In light of the Zika virus scare, can I require an employee traveling to the summer Olympics in Brazil to get medical clearance before returning to work?

Q:     I have an employee that is planning to visit Brazil for the summer Olympics.  As a huge sports fan, I am very excited for my employee… U-S-A- … U-S-A!  But, as a bone fide germ-a-phobe and an employer that feels responsible for his employees’ wellbeing, I am scared of the Zika virus, which has been largely reported in the host nation.

Can I require an employee traveling to the Olympics to get medical clearance before returning to work?  Or, would such a request violate the Americans with Disabilities Act (“ADA”)?  Are there any other options?

A:     The Equal Employment Opportunity Commission (“EEOC”) provides specific guidance regarding permissible actions that an employer may take during a pandemic.  While the guidance is not binding legal authority, it sets forth established ADA principles that are relevant to these types of questions.  The guidance notes that an employer is permitted under the ADA to require an employee who has been away from the workplace during a pandemic to provide a doctor’s note certifying fitness to work.   It is unclear whether this is limited to employees who have been out sick, or if it also includes those who have been traveling.

Note, that the ADA only allows employers to request medical information or order a medical examination when an employer has a reasonable belief (based on objective evidence) that an employee poses a “direct threat” because of a medical condition. That “threat” must be job-related, and the requested medical information must be consistent with a business necessity.[1] Because the Zika virus is not transmitted from person-to-person in casual contact, the ADA standard may not be satisfied in many job settings.[2]  That could change if the employee works in an agricultural seating where certain types of mosquitos are present.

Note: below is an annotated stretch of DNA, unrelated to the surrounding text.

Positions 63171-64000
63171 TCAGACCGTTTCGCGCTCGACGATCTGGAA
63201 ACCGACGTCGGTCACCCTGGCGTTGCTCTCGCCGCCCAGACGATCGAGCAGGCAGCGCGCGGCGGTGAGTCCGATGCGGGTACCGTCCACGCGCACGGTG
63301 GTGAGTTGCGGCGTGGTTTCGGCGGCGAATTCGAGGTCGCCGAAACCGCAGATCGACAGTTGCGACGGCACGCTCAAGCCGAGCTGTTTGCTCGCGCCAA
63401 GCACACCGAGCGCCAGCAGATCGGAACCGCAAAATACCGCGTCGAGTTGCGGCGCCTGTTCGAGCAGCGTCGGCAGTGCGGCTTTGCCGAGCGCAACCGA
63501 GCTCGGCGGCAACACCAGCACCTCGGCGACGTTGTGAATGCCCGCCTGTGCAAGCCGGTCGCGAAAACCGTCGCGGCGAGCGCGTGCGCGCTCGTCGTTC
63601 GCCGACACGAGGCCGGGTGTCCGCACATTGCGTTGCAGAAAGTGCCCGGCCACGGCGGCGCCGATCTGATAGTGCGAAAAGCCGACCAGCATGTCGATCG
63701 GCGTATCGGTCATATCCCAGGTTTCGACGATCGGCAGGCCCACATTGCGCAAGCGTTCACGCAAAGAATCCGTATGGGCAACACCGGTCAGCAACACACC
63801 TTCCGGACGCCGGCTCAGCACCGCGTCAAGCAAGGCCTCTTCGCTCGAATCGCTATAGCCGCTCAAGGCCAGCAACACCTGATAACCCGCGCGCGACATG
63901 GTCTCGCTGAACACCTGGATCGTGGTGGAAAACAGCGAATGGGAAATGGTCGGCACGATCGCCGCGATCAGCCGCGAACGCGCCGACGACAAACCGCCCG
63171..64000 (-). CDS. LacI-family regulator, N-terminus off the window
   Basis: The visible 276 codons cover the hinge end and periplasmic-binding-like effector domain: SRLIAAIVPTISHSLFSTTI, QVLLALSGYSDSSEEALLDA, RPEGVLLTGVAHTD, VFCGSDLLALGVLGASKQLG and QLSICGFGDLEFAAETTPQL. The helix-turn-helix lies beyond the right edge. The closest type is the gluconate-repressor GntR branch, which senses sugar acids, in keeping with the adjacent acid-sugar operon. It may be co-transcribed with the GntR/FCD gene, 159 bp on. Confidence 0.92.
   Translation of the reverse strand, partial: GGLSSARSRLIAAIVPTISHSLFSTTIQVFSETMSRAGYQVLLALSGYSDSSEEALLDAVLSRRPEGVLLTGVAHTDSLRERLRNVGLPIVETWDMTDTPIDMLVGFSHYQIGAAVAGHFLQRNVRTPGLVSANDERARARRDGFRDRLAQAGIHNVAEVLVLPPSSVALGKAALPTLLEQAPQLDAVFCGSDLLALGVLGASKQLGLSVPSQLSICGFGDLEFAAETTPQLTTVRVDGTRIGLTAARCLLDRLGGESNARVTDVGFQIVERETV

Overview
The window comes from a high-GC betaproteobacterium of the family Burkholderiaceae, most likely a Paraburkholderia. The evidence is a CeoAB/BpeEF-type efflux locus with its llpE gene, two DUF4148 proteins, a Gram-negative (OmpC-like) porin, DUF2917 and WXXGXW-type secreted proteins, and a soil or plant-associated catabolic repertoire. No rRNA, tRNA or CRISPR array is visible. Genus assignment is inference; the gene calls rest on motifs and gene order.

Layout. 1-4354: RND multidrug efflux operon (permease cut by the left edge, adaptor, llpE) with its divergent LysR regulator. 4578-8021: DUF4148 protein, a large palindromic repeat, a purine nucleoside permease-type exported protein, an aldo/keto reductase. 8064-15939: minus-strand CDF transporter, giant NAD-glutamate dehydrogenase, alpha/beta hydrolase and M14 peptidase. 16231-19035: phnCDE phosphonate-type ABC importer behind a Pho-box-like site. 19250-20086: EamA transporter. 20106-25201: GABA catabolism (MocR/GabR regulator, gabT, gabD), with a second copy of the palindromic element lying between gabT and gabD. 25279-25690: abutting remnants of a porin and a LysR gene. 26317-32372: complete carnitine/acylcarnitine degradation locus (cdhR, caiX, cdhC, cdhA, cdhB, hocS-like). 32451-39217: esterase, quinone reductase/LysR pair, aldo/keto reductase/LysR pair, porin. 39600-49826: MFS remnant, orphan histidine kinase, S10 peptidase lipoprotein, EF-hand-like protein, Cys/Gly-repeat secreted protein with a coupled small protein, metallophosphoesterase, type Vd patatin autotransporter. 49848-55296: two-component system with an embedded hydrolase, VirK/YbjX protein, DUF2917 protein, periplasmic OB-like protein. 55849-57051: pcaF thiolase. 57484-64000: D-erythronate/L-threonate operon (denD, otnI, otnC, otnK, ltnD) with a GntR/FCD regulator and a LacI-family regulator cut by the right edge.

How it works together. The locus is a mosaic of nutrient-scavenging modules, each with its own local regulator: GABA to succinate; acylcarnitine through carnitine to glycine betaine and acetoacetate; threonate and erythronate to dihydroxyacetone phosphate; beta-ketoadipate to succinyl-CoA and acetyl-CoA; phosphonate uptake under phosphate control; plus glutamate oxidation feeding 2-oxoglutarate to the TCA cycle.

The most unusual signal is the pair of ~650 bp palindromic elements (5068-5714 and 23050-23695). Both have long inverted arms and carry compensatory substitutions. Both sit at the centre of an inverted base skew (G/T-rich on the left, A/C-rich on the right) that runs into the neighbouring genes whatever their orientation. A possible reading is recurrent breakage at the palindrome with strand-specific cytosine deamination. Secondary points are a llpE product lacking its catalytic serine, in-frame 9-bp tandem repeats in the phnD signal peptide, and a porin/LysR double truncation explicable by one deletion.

That said, the EEOC guidance also notes, “[i]f the CDC or state or local public health officials recommend that people who visit specified locations remain at home for several days until it is clear they do not have pandemic influenza symptoms, an employer may ask whether employees are returning from these locations, even if the travel was personal.”  As such, the employer should check with the CDC and determine if it is recommending that employees stay home after returning from Brazil.  So far, public health agencies have imposed no quarantine on people returning from areas in which the Zika virus has been found.

Like any agency-provided guidance, it does not address all situations.  For example, the EEOC guidance assumes that there is a “pandemic.”  What if the illness is not considered a “pandemic” but just a dangerous situation?  These types of questions can be novel and should be vetted with your employment attorney.  However, reviewing materials like the EEOC’s Guidance on Pandemic Preparedness in the Workplace, the Americans with Disabilities Act, and the EEOC’s Guidance on Disability-Related Inquiries and Medical Examination of Employees Under the Americans with Disabilities Act (ADA), is a good place to start.

In addition to Zika, you may also be concerned if the employee goes swimming![3]




Three Super Bowl inspired questions for your halftime discussions.

This is a Super BMJ Employment Answer – Three Super Bowl inspired questions for your halftime discussions.

Q.     After the Super Bowl, can the Broncos fire Peyton Manning for being too old?  Isn’t age discrimination illegal?